Apparently, they do, and they don’t like the situation any more than you do. Here’s an explanation from “TruckerMike” of Trucking Truth:
Most trucks have “speed limiters,” which keep the trucks from exceeding a set speed, usually between 60 and 65 miles an hour.
- If one truck’s speed is set a couple of miles per hour more than another, and the driver wants to pass the slower vehicle, it will take some time to get past.
- If the road begins to incline, and the faster truck carries a heavier load, it may slow down more than the initially slower truck.
- One truck may also be better able to handle hills than the other.
- If one driver lets up on the gas a bit going into a climb, the truck will lose momentum and continue to decelerate, causing it to consume more expensive fuel just to keep up the speed.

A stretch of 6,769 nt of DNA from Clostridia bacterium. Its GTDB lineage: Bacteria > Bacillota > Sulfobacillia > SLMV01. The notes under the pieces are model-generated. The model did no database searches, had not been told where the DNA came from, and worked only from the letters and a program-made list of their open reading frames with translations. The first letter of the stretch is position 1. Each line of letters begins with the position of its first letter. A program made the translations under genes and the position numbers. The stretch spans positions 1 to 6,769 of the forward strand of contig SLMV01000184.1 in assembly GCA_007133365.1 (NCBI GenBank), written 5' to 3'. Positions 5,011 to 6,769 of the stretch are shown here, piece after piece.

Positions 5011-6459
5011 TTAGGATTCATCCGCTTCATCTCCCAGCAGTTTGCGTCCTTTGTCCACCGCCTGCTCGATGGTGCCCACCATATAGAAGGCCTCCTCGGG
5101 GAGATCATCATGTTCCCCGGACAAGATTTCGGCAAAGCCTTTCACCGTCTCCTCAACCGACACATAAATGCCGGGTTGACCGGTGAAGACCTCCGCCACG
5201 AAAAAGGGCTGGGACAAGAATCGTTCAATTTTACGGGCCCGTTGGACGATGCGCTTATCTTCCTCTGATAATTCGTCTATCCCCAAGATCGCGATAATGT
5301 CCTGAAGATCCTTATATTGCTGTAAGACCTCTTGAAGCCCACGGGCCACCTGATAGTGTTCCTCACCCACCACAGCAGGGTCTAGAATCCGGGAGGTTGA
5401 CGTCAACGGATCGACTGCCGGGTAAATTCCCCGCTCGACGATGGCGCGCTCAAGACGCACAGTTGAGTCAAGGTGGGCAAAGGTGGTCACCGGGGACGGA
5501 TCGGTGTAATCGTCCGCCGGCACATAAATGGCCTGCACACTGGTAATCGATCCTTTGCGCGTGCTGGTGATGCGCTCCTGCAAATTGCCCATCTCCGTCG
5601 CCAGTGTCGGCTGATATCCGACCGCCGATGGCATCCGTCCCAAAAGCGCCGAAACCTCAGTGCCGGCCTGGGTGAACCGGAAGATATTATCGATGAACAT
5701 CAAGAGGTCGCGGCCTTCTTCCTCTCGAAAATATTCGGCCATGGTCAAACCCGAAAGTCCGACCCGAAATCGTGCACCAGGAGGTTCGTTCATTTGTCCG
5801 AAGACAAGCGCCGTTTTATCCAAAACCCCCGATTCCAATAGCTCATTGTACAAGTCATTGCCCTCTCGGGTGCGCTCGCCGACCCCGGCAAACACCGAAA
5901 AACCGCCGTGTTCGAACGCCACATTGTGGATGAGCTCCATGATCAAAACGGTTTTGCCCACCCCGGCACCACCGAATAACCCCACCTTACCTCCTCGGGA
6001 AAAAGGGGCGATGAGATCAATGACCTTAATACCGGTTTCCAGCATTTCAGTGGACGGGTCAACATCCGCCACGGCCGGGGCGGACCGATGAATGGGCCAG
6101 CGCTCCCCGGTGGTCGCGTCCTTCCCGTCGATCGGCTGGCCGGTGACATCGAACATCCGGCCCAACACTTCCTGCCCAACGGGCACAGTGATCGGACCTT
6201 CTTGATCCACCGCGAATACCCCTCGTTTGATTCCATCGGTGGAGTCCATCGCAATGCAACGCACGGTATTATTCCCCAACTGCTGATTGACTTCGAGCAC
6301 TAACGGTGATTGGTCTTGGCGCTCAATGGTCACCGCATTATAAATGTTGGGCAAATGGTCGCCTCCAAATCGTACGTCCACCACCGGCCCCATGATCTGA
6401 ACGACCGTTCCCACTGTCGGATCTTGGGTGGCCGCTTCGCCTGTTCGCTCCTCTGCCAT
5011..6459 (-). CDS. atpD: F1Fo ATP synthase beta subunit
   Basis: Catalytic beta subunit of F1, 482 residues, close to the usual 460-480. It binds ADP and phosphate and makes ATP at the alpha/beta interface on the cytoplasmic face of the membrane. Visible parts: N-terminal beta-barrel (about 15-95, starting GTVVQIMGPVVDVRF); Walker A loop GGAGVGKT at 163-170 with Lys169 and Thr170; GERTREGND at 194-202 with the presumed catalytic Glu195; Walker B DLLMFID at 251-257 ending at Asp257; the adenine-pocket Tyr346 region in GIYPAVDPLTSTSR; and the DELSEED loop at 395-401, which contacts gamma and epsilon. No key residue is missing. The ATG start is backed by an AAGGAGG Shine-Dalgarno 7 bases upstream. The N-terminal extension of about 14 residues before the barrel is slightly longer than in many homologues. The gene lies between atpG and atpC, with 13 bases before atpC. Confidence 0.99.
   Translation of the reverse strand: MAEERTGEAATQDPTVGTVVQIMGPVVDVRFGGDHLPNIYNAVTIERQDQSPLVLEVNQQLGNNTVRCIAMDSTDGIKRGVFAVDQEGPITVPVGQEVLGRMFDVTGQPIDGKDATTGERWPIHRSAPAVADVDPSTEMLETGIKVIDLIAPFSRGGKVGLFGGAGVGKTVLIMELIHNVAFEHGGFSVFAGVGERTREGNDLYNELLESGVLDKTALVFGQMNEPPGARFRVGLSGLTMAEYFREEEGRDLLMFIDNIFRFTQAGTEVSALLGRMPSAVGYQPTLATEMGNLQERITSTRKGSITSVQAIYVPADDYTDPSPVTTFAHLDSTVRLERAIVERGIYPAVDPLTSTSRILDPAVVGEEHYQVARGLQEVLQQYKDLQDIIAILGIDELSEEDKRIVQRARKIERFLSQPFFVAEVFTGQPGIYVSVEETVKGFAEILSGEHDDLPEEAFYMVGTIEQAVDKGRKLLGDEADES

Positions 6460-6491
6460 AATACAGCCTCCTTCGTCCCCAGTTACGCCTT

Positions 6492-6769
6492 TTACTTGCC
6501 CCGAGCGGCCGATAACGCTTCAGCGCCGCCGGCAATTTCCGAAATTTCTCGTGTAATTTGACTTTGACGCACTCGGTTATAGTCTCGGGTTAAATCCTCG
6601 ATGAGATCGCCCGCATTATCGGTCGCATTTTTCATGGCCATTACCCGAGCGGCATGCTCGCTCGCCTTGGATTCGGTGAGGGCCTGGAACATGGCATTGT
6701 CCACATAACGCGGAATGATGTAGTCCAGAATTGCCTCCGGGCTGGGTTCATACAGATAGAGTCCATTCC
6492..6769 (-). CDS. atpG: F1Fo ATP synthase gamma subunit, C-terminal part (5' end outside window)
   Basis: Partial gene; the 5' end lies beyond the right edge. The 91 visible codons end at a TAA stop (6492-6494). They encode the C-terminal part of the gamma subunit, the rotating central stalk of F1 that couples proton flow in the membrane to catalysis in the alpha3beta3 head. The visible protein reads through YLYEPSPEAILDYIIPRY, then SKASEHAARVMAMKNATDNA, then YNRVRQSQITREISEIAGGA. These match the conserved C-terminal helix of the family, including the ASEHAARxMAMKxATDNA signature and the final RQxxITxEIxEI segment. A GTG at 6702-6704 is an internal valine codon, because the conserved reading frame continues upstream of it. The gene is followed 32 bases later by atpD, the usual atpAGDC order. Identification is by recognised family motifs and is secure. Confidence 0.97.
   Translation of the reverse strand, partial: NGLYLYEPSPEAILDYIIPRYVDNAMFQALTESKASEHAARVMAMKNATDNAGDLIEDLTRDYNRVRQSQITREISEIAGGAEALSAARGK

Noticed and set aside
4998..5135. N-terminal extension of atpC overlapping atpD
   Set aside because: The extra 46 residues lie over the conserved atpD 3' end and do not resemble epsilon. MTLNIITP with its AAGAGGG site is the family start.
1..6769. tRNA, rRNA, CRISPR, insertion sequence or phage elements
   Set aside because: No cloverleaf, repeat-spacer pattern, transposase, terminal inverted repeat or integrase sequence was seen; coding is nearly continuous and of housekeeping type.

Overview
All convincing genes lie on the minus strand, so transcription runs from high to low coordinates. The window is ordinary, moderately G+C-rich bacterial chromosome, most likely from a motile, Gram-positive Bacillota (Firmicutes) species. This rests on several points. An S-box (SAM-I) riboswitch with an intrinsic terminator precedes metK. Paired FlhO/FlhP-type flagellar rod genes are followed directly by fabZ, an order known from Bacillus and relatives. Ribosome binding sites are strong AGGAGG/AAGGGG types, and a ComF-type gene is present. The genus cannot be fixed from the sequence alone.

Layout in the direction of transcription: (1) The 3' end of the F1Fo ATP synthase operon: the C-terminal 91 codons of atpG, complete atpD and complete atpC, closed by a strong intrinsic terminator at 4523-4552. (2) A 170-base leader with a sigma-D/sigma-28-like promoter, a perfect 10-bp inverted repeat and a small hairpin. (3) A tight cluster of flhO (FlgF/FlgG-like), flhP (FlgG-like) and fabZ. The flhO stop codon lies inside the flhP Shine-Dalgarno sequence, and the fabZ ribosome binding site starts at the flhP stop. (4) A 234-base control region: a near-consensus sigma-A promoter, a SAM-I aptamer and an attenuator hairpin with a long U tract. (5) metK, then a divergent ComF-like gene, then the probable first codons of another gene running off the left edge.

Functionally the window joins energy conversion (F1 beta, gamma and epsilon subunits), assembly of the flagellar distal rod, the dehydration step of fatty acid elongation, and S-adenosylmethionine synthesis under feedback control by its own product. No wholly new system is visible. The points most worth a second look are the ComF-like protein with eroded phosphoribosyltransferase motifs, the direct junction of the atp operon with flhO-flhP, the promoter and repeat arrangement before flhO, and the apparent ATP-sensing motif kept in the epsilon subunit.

For any one of these reasons or a combination, trucks may get stuck next to each other. TruckerMike advises drivers who are following not to tailgate; besides doing no good, it creates a dangerous situation because the vehicle behind is likely in a No-Zone, or blind spot. Also, if the truck blows a tire, the pieces will probably fly back and hit the vehicles following behind.
Gray and White Law encourage you to contact us if you have been involved in a Kentucky truck accident. Call us at 502-210-8942 or toll free at 888-450-4456 to set up a FREE, no-obligation consultation with one of our Louisville accident lawyers.